Revisiting the Films of John Bunny

John Bunny enjoyed a popularity in his day that has evaporated with time. To some extent that process began right at the end of his screen career.

The mid-‘teens saw the rise of slapstick in the manic Keystone comedies and those of Charlie Chaplin and others. The polite social, situational comedies Bunny was making in Brooklyn at Vitagraph Studios was eclipsed by these new, energetic comedies. Bunny’s passing in 1915 meant a full stop to the popular series, and their late-Victorian flavor made them cultural antiques, in a way, within a few years.

A lot of the humor and charm of the John Bunny and Floria Finch comedies lies in their performances, in the actors’ faces and small gestures. If these shorts did get revived at all in the ensuing years of the silent era, it meant they’d have been shown when projection speeds moved into the low-to-mid ‘20s of frames-per-second. This means that a lot of that subtlety would have gotten erased, and the internal thought processes that read on performers’ faces got masked in a way. This makes the films a little harder to decode and enjoy.

Over the ensuing decades, the Bunny-Finches (as they were sometimes referred to in their heyday) were seen in slightly blurry dupe prints run at 24 fps at a time when variable speed projection or telecine (video transfer) wasn’t possible. The slight over-speeding may have impaired their entertainment potential, especially when taken in the context of most silent film comedy. The technology for presenting silent films has improved in this regard in the last couple decades, but the Bunny films were not always thought of in programmers minds.

John Bunny personality postcard

Steve Massa and I rediscovered the films in the 2000s when we were screening rare comedy shorts in the collection of the Museum of Modern Art, for the Cruel and Unusual Comedy series we were putting together with Ron Magliozzi. Watching these — as well as other Vitagraph shorts from 1911-15 — in MoMA’s sharp 35mm prints at a decent speed was a revelation. We wound up programming quite a few of the Bunny shorts for the series, and were really pleased with how well they landed with audiences.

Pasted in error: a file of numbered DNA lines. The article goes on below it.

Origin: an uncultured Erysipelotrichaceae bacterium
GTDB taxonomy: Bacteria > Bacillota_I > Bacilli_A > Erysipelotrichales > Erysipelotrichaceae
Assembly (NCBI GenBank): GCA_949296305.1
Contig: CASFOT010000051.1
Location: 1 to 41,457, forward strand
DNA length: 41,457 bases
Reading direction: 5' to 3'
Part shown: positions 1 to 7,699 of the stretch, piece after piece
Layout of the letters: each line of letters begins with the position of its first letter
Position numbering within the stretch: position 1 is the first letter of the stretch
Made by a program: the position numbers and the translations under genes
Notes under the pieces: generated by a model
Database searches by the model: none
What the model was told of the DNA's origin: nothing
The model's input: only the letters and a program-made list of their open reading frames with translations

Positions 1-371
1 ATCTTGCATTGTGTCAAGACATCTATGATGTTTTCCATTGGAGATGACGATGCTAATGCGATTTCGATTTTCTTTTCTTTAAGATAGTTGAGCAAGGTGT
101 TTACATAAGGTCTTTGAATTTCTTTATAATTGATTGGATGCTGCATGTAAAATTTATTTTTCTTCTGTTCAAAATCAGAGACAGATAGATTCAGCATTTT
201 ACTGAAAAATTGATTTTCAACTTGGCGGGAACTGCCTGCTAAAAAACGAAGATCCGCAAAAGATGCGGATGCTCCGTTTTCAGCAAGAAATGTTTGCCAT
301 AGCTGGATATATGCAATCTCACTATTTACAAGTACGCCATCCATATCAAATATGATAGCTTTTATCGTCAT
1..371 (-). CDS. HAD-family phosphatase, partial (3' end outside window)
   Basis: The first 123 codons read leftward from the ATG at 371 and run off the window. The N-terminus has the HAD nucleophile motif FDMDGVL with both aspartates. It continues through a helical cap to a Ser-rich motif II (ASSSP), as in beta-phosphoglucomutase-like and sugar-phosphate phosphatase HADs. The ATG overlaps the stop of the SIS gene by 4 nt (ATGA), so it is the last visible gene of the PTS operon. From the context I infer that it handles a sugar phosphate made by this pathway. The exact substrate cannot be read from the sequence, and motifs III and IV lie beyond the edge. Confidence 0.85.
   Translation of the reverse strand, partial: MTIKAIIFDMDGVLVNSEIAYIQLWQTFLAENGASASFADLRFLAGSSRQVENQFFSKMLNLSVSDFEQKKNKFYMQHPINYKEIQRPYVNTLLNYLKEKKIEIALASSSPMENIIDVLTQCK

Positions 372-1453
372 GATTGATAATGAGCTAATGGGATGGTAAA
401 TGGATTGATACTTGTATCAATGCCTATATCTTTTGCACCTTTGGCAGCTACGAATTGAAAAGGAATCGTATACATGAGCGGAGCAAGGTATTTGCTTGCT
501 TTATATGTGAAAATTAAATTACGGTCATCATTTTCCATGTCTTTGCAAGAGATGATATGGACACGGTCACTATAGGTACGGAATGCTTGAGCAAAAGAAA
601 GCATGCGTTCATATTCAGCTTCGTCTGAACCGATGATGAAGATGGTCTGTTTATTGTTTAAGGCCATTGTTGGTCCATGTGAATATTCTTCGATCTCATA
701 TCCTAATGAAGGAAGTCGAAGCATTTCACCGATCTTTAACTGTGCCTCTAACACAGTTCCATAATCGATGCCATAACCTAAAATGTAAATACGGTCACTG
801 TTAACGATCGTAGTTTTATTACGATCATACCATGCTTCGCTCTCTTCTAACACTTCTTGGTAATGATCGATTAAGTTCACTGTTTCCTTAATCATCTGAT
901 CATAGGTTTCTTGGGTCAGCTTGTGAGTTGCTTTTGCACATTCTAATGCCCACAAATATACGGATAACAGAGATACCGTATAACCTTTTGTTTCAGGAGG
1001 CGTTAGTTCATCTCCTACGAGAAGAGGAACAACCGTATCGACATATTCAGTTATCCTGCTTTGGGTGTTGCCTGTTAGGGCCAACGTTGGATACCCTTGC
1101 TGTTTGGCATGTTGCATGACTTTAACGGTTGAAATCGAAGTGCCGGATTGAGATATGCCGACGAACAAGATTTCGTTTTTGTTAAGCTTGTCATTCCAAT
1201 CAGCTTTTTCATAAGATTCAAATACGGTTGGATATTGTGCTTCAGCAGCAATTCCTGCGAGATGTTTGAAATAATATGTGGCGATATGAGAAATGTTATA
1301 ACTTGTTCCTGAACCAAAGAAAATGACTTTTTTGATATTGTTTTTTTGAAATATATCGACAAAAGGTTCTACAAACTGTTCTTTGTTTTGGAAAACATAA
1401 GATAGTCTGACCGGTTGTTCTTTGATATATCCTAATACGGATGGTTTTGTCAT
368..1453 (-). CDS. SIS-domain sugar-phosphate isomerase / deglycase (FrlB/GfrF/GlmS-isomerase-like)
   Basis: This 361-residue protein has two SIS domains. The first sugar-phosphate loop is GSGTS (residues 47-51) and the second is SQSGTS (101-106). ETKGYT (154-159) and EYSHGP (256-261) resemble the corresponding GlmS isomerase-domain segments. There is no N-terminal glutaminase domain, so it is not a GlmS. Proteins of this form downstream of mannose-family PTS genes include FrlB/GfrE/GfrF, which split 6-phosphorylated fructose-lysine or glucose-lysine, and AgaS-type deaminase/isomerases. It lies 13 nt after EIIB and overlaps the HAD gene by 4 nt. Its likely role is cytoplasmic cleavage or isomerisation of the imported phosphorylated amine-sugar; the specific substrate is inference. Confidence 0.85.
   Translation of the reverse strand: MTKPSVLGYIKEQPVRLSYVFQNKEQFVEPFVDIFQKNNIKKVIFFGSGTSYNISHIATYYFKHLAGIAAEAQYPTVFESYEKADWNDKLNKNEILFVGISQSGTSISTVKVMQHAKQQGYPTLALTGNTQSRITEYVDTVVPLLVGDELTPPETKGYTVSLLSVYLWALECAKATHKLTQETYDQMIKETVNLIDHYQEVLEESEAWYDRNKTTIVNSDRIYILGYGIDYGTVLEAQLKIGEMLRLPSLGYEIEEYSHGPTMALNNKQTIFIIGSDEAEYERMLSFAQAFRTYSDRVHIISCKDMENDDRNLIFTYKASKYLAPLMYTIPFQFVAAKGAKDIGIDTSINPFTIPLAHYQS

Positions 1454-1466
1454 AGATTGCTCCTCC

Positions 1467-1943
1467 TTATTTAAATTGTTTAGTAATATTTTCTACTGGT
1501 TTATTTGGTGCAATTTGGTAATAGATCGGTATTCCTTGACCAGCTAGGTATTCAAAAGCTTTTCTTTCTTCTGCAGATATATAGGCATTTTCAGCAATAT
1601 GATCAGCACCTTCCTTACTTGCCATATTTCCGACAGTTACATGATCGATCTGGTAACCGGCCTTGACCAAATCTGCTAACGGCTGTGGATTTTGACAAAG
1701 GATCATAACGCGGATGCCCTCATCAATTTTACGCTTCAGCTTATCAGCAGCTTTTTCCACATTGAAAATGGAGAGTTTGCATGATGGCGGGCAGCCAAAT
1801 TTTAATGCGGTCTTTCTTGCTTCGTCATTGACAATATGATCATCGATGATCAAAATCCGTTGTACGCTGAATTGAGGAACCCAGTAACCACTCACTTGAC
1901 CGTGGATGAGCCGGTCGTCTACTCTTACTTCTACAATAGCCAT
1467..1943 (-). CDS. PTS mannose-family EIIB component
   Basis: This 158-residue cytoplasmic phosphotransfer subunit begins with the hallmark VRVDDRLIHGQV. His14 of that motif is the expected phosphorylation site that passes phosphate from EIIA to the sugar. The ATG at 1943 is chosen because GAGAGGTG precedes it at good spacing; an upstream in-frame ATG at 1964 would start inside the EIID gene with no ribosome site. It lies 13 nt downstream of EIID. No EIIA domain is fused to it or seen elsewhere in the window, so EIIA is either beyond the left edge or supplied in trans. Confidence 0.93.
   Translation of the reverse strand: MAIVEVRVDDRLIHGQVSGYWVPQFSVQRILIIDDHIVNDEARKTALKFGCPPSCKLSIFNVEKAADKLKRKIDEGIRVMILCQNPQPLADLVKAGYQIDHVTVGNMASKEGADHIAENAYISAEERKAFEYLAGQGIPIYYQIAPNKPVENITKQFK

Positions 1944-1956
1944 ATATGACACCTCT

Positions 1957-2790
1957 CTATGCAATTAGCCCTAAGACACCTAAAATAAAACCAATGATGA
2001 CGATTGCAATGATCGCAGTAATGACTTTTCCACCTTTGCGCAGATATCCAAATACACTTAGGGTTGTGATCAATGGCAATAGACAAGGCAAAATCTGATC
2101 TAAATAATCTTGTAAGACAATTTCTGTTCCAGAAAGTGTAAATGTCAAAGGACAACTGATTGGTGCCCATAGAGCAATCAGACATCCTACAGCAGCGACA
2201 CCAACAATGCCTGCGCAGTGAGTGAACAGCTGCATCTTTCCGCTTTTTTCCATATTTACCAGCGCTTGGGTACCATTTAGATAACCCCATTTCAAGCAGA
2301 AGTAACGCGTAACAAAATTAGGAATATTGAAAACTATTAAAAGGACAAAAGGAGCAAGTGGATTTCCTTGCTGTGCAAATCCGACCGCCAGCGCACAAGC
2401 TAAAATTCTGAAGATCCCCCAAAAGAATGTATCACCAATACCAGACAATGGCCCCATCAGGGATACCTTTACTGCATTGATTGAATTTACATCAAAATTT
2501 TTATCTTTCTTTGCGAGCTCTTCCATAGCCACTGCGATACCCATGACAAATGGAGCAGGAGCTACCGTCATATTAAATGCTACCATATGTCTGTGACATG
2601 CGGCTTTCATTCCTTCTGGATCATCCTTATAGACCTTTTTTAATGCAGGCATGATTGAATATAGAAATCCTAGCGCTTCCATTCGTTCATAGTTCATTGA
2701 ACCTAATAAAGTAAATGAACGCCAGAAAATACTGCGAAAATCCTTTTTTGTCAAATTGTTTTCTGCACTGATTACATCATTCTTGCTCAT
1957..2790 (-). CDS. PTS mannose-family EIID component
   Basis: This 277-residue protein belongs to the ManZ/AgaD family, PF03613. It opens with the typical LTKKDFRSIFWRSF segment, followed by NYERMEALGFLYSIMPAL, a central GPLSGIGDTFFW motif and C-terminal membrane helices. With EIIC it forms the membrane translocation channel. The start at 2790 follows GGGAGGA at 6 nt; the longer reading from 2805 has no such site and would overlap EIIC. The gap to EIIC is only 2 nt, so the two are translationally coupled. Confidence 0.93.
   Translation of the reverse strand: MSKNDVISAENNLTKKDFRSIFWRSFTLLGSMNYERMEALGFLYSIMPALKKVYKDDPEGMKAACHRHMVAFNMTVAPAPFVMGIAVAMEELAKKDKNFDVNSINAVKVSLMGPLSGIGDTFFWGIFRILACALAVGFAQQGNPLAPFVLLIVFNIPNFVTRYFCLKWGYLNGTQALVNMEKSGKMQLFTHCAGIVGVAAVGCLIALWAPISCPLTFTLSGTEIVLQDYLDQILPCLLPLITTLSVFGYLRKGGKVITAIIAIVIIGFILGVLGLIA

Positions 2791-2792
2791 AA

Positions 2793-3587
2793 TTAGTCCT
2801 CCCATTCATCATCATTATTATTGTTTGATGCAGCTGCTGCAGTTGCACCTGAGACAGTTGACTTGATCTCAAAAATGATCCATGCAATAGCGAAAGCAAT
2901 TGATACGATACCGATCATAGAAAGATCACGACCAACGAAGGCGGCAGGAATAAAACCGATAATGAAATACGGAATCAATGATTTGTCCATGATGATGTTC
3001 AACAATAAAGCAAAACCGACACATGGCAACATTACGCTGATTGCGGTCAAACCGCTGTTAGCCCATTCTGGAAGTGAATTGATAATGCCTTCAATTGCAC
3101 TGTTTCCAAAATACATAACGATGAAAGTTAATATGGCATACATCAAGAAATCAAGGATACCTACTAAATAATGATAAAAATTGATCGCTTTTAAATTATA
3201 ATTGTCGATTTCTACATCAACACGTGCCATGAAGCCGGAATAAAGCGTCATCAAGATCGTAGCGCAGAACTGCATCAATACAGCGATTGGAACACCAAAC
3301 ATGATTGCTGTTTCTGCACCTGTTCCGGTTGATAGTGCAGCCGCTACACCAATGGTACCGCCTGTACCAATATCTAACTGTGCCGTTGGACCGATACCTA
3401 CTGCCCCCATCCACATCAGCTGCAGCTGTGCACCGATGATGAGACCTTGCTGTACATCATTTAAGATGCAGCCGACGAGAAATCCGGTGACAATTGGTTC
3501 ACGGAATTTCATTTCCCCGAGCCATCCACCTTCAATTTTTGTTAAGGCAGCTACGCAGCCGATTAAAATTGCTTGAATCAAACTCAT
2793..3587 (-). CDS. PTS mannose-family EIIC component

One of our favorites was a 1914 short called Tangled Tangoists. It’s got some great performances, and a great situational concept about these two borderline seniors trying to fit in with society by learning the hottest new dance, and some very clever visuals and staging. It’s also expertly directed by George D. Baker, another Vitagraph talent whose work we’ve become huge fans of.

Throughout the film, Baker’s sense of composition and framing, use of foreground and background space, subtle direction, and grasp of silent film’s storytelling language is in great evidence. Baker had been a photographer, with a professional studio in Beatrice NE, before coming to NYC and winding up working in moving pictures.

When Steve and I got the okay from the EYE Filmmuseum to include titles they’d posted to their YouTube channel on our Silent Comedy Watch Party, Tangled Tangoists was one of a handful of titles that were at the top of our list. (Both MoMA and EYE have 35mm prints of this title.) The short’s a great introduction to the Bunny-Finch series, to the Vitagraph product, and to the hundreds of silent films in EYE’s Jean Desmet Collection.

Tangled Tangoists will be shown on episode 4 of The Silent Comedy Watch Party, which live-streams on Sunday April 12, 2020 at 3pm EDT. The show streams on YouTube, free of charge, and will be archived there in case you miss the live show. Details are on the episode 4 show page.

Considering that it seems now that theaters and cinemas will remain shuttered for a few more months, at least, we’ll definitely going back to the well for more films from the EYE Filmmuseum and from Vitagraph for The Silent Comedy Watch Party in the weeks to come. In the meantime, if you’re looking for more of these while you wait, there are two excellent options.

Tony Susnick released a DVD a few years ago called John Bunny: Film’s First King of Comedy. It contains four John Bunny films in new scans from 35mm prints preserved by the Library of Congress, as well as Tony’s new documentary about John Bunny. The DVD is available on Amazon.

Over the last several years, the EYE Filmmuseum (Netherlands) has been scanning and posting rare silent films from their archive to their YouTube channel. There are nearly 400 from the Jean Desmet Collection alone, as well as lots more, and many of these are Vitagraph shorts. You can go down a silent film rabbit-hole on their YouTube channel here.

John Bunny Tony Susnick
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